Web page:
Saturday, February 07, 2015

Duncan bill would require ejectable, floatable black boxes on planes

WASHINGTON — U.S. Rep. John J. Duncan Jr. has been fighting for years to require airlines to equip commercial aircraft with technology that will make it easier to find a plane when it crashes.

The airline industry has resisted, and Congress has been reluctant to force the issue.

But the disappearance of the still-missing Malaysia Airlines Flight 370 over the South China Sea last March and other recent aviation disasters have led aviation experts to again call for airlines to fit their planes with the data recorders. Duncan is hoping the renewed attention will also cause Congress to finally force the airlines to put the technology on all domestic flights.

“To me, it just makes sense,” the Knoxville Republican said. “I think it should have been done a long time ago.”

Duncan filed legislation Thursday that would require airlines to install ejectable “black box” data recorders on all newly manufactured aircraft in the United States. A similar bill filed by U.S. Rep. David Price, D-N.C., would direct the Federal Aviation Administration to require passenger aircraft to be equipped with tracking technology.

The boxes, already widely used by the Air Force and Navy and other military aircraft around the world, are located on the exterior of the plane. They pop off during a crash and immediately transmit a signal identifying the location of the crash site, enabling search crews to find the plane quickly and giving investigators speedy access to critical data.

The boxes also float, which would make it easier to find them when a plane crashes in the ocean or another large body of water.

“Had Malaysia 370 been equipped with a deployable flight recorder, it would have likely led to the plane’s discovery and provided closure for the families of those on board,” Duncan said. “It also could have saved many millions of dollars in search costs that are still being accrued and possibly provide answers critical to preventing a future crash.”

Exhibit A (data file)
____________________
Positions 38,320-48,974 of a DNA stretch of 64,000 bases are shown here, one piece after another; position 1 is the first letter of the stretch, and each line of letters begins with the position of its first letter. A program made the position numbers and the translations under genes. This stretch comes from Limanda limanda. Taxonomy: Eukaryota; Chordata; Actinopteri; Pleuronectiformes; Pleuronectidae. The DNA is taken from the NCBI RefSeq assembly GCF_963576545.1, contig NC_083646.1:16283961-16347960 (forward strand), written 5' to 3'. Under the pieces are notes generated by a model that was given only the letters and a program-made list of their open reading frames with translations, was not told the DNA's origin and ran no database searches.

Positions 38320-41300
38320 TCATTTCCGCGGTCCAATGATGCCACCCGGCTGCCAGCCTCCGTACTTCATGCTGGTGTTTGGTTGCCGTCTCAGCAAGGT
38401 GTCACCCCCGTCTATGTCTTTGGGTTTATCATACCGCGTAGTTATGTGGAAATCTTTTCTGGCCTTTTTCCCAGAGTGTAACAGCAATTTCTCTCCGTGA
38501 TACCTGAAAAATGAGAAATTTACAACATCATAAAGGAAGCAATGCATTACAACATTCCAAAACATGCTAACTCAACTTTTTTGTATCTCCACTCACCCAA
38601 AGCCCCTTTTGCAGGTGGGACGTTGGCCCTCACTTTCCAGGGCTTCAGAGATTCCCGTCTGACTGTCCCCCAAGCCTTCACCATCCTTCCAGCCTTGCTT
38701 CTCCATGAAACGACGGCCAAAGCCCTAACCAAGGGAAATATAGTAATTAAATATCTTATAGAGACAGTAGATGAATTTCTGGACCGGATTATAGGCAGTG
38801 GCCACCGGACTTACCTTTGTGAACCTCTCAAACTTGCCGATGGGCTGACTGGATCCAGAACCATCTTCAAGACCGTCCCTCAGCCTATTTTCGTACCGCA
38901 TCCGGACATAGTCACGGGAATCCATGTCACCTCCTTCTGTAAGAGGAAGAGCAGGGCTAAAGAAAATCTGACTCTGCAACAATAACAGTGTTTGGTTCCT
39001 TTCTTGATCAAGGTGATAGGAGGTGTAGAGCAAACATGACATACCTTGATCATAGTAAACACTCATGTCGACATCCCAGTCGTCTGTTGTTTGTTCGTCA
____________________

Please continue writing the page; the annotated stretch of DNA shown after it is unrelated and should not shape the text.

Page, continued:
The National Transportation Safety Board first recommended in 1999 that Congress mandate the technology on all commercial planes, but it is not currently used on any commercial aircraft in the world.

That is about to change.

The European manufacturer Airbus announced last month that it will start equipping its two largest jetliners — the A350 and A380 — with the ejectable black boxes.

And this week, airline officials at an international aviation safety summit in Montreal agreed in principle to add ejectable, floatable black boxes on all commercial jetliners. The International Civil Aviation Organization, which sets airline standards and regulations, is expected to ratify the proposal in November.

Jim Hall, former chairman of the National Transportation Safety Board, applauded Duncan and Price for pushing Congress to mandate what he said are “common-sense and low-cost aviation safety upgrades.”

“Several crashes have occurred over the last six years, let alone the 14 years since I was chairman, that continue to demonstrate the need for these technology upgrades,” Hall, who is from Chattanooga, said in a statement. “Floating recorders, distress signals, 25-hour cockpit voice recorders and cockpit image recorders are all existing, ready-to-install technologies.”

Airbus’s decision to install the boxes on its jetliners and the International Civil Aviation Organization’s likely endorsement of the technology could provide the momentum needed to get Congress to act, said Duncan, who sits on the House Aviation Subcommittee and is its former chairman.

“When you’re talking about these bigger crashes, people want to know and need to know as much as they can (about what happened),” he said. “This is just one small way to make international aviation even safer. It should have been done a long time ago.”

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